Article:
Practicing, Building, Doing

Hi everyone. As my Twitter profile concisely states, I am a former HS English teacher (taught 10th and 11th graders for two years) and a current English MA student here at UMCP who’s planning to return to teaching once I graduate this May. As such, I had no real concentration when I entered the program, which is probably a good thing since our degree requirements are so broad. As Kathryn intimated below, I am not a heavily theoretical person, especially as my interests have always been in the realms of education first, then English. Yes, I was one of those teacher’s kids who rifled through classroom castaways for leftover stickers and unused nametags, bringing home dumpster-destined readers to use in my classroom of stuffed animals. More to the point, however, this translated to my undergraduate degree of Integrated Language Arts Education, with a minor in theatre, which meant I (gleefully) missed the more intense upper-level theory courses in the English program, courses upon which a lot of my graduate work probably would have built. Hindsight is 20/20, isn’t it?

At any rate, working with Kathryn in the two DH classes we have taken together here at Maryland has not only been really enjoyable but also helped me find an area of academia that I could tentatively occupy during my time here. In my undergraduate studies I took classes such as Technology in the Classroom and used a SmartBoard in one of my field experiences; in my own classroom I had a Promethean ActivBoard, which my school’s administration proudly pointed out to prospective parents and students. From my personal perspective, I see Digital Humanities as a realm of academia that will have a significant impact on secondary education in terms of pedagogy, assessment criteria, state standards, and possibly even content selection within curricula.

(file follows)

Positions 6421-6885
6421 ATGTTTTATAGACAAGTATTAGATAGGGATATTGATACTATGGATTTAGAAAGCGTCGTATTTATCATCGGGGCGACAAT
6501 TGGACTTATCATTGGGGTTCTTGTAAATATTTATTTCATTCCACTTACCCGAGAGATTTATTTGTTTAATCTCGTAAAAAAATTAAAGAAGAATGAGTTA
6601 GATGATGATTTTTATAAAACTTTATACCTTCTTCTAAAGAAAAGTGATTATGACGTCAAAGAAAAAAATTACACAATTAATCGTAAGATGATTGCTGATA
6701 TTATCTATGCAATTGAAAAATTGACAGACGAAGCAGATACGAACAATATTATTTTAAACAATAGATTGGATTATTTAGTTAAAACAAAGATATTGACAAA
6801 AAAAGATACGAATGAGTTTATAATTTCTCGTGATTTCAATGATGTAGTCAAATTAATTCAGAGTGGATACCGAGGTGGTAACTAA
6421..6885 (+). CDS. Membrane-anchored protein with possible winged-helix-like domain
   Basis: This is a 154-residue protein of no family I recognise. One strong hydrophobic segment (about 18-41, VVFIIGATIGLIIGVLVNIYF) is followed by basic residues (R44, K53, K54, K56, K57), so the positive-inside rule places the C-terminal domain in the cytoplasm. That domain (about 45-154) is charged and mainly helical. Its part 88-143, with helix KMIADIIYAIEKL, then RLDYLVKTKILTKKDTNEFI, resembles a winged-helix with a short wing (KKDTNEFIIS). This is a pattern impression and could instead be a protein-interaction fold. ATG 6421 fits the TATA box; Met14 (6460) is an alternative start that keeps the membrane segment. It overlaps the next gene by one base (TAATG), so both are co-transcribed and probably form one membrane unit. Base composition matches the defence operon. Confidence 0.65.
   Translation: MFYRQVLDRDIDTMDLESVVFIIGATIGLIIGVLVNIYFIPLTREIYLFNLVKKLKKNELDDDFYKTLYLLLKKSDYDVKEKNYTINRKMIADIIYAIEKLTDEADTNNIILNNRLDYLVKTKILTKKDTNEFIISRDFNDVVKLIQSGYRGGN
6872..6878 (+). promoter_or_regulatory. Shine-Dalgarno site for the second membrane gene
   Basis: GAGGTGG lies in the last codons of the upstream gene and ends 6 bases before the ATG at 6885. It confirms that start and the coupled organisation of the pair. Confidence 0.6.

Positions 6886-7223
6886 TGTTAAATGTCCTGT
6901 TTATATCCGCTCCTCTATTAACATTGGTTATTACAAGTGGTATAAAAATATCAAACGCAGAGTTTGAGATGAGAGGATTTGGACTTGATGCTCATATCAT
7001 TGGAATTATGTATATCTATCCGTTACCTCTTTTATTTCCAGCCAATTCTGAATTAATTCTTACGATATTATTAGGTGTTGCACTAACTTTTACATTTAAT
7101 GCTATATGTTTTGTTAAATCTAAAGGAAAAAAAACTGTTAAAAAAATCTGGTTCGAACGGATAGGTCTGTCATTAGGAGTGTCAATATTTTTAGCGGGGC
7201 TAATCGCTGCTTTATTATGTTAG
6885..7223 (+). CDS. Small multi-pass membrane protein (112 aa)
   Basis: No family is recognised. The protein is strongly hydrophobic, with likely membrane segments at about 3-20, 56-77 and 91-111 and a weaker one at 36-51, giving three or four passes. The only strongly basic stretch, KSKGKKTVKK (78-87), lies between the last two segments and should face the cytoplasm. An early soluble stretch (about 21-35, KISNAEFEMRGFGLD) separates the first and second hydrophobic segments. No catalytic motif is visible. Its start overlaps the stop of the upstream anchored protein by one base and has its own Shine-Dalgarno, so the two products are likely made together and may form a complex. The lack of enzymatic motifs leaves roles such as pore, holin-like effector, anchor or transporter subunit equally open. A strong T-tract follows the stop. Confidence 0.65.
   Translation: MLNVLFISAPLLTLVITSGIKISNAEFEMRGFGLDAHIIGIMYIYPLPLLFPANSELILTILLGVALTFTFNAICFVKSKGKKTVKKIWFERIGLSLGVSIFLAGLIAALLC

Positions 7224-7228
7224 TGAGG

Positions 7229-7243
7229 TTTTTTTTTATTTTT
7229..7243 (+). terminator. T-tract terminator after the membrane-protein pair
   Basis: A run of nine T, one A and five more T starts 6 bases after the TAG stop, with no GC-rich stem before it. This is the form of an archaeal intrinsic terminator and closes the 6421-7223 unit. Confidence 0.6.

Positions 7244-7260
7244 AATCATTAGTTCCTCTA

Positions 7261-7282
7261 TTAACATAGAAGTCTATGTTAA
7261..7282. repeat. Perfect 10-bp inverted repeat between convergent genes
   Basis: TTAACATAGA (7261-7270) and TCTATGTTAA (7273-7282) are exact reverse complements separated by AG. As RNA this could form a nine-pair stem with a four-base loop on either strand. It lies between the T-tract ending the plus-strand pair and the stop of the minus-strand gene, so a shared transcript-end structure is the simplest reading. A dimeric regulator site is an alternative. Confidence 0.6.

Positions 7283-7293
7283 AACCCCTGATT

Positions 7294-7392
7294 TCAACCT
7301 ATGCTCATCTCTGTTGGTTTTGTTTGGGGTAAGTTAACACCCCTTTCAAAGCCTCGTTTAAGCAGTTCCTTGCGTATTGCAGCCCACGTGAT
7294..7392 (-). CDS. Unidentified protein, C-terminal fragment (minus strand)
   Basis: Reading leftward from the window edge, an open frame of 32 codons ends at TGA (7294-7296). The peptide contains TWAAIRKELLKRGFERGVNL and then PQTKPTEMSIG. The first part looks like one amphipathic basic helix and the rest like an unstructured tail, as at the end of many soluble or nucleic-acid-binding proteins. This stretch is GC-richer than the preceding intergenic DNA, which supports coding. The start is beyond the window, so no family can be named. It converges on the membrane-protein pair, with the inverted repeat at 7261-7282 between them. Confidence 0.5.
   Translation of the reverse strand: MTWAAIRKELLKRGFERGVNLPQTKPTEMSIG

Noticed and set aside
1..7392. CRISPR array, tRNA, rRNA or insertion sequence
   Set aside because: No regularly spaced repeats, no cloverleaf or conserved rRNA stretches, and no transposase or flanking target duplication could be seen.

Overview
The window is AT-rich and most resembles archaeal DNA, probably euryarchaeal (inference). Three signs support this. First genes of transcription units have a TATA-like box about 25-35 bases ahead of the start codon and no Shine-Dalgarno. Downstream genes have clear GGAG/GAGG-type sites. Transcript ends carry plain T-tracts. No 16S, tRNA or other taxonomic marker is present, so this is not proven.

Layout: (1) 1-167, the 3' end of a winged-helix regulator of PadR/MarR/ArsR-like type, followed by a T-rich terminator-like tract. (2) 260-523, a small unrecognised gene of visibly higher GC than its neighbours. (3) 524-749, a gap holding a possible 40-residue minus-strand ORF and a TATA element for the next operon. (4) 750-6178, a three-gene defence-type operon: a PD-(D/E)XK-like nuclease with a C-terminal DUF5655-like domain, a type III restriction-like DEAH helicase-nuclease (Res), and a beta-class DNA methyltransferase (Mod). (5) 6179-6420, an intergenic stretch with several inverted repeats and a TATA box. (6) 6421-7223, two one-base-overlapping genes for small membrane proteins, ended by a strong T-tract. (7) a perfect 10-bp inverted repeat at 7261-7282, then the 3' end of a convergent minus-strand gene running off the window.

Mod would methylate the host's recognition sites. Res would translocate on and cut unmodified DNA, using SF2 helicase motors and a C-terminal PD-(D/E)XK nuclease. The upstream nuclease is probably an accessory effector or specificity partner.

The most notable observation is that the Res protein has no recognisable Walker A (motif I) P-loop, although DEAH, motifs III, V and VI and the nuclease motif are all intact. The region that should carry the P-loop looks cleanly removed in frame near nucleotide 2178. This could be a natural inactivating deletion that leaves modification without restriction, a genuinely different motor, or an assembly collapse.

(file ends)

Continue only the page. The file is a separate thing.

Although many of the readings this week have struck me as fairly theoretical (as the subject pretty much demands), I can see within the discussion of defining the boundaries of Digital Humanities an emphasis on practicality, or as Stephen Ramsey terms it, “building.” In his words,

As humanists, we are inclined to read maps (to pick one example) as texts… This is all very good. In fact, I would say it’s at the root of what it means to engage in humanistic inquiry… But making a map (with a gis system, say) is an entirely different experience. dh-ers insist — again and again — that this process of creation yields insights that are difficult to acquire otherwise.

Ramsey’s words put me in mind of my meeting with Kari Kraus a few weeks ago, when she put forth the idea of practice-based research for my thesis. Since I’m writing about The House of Her, an altered text Kathryn and I created last semester, my thesis falls within the category of practice-based research, which Linda Candy of Creativity and Cognition Studios defines as:

[A]n original investigation undertaken in order to gain new knowledge partly by means of practice and the outcomes of that practice. Claims of originality and contribution to knowledge may be demonstrated through creative outcomes which may include artefacts such as images, music, designs, models, digital media or other outcomes such as performances and exhibitions.

A type of research that usually occurs within the arts, I couldn’t help but notice the tendency of some dh-ers to lean more on the side of practice-based research in their attempts to define the discipline of Digital Humanities, or as Golumbia writes: